Then along the New Mexico-Texas border, into the El Paso area, a mix of snow, sleet and ice forced some road closures and created messy driving conditions.
By early Sunday, the weather was blamed for at least eight deaths in several fatal traffic accidents. The storm has caused hundreds of rollover accidents, including one that injured three members of singer Willie Nelson’s band when their bus hit a pillar on Interstate 30 near Sulphur Springs, about 75 miles northeast of Dallas. In Arizona, when 8,000 cyclists participated in a rainy biking race, one cyclist died in a collision with a vehicle.
Dallas prepared for the ice by declaring “Ice Force Level 1,” code for sending 30 sanding trucks to trouble shoot hazardous road conditions.
At Dallas-Fort Worth International Airport, spokeswoman Cynthia Vega said American Airlines and American Eagle were planning to delay or cancel flights as the day progressed. The possibility of ice on the runways led to a series of conference calls and meetings early Sunday, she added, noting the airport had liquid and solid deicers ready for use.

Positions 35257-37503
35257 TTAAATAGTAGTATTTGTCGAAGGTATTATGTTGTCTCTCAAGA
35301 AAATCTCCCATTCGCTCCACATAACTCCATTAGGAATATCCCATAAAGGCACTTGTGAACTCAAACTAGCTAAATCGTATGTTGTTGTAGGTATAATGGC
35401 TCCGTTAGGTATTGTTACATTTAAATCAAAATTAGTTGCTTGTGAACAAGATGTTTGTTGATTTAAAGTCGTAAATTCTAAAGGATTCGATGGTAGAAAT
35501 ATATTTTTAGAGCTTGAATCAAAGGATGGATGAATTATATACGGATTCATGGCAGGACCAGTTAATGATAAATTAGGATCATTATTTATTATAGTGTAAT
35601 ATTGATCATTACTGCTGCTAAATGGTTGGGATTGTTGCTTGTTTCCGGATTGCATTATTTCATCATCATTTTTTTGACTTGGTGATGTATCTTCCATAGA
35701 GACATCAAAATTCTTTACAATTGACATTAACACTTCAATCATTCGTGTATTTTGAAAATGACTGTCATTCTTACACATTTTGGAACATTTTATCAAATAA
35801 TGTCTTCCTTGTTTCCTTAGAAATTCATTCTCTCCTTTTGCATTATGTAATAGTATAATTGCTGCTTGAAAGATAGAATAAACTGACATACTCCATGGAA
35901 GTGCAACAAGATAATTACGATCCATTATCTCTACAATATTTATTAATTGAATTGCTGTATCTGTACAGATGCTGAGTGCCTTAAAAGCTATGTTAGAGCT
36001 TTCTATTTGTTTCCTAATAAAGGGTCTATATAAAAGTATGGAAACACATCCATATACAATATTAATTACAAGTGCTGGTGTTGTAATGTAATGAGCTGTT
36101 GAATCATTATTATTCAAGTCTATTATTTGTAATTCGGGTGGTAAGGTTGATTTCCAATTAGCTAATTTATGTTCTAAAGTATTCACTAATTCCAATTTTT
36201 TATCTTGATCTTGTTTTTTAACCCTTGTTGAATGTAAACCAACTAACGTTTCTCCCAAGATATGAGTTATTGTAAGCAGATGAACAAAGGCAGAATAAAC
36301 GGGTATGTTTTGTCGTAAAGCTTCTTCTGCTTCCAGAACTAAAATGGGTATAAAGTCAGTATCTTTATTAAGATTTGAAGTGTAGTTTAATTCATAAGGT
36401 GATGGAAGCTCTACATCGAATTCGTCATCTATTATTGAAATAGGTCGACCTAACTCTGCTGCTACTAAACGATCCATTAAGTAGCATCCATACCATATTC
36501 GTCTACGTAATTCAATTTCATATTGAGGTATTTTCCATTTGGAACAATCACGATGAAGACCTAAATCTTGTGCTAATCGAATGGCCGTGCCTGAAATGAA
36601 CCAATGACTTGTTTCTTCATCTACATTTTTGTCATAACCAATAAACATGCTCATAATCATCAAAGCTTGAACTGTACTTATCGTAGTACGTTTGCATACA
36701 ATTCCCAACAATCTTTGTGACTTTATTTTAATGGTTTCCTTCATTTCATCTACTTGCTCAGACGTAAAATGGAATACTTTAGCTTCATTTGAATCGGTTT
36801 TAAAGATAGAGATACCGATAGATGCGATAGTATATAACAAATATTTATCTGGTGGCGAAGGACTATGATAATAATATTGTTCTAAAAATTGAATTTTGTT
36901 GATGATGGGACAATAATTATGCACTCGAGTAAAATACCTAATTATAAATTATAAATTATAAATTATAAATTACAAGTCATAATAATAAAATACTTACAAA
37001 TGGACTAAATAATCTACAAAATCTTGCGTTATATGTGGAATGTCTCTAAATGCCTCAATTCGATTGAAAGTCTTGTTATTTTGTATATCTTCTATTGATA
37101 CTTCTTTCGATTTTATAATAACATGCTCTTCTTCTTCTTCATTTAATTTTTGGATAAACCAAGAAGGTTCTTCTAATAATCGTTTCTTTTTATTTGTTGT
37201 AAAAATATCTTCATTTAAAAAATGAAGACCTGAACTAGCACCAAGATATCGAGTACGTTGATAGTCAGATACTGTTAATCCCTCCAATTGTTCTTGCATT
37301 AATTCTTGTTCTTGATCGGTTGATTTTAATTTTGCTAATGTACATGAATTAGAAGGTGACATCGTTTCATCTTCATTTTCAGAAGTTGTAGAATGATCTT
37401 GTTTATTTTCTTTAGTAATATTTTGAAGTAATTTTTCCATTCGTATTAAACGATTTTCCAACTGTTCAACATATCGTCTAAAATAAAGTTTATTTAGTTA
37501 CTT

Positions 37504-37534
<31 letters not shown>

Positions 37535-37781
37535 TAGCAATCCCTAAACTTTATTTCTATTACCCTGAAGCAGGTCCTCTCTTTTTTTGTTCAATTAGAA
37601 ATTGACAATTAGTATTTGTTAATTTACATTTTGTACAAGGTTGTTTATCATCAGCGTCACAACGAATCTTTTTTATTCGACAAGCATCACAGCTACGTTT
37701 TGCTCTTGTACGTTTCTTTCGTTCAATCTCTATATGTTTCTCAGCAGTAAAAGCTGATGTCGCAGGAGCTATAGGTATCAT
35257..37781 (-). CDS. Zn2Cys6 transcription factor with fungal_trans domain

The storm system, though, was particularly hard to predict because a couple of degrees here or there with the temperature will determine whether regions see rain, sleet or snow, Bradshaw said.
“It’s very difficult to pin those down,” Bradshaw said. “It’s slow moving and it’s sort of bringing its energy out in pieces so it’s kind of hard to time these as they come across with a great deal of accuracy.”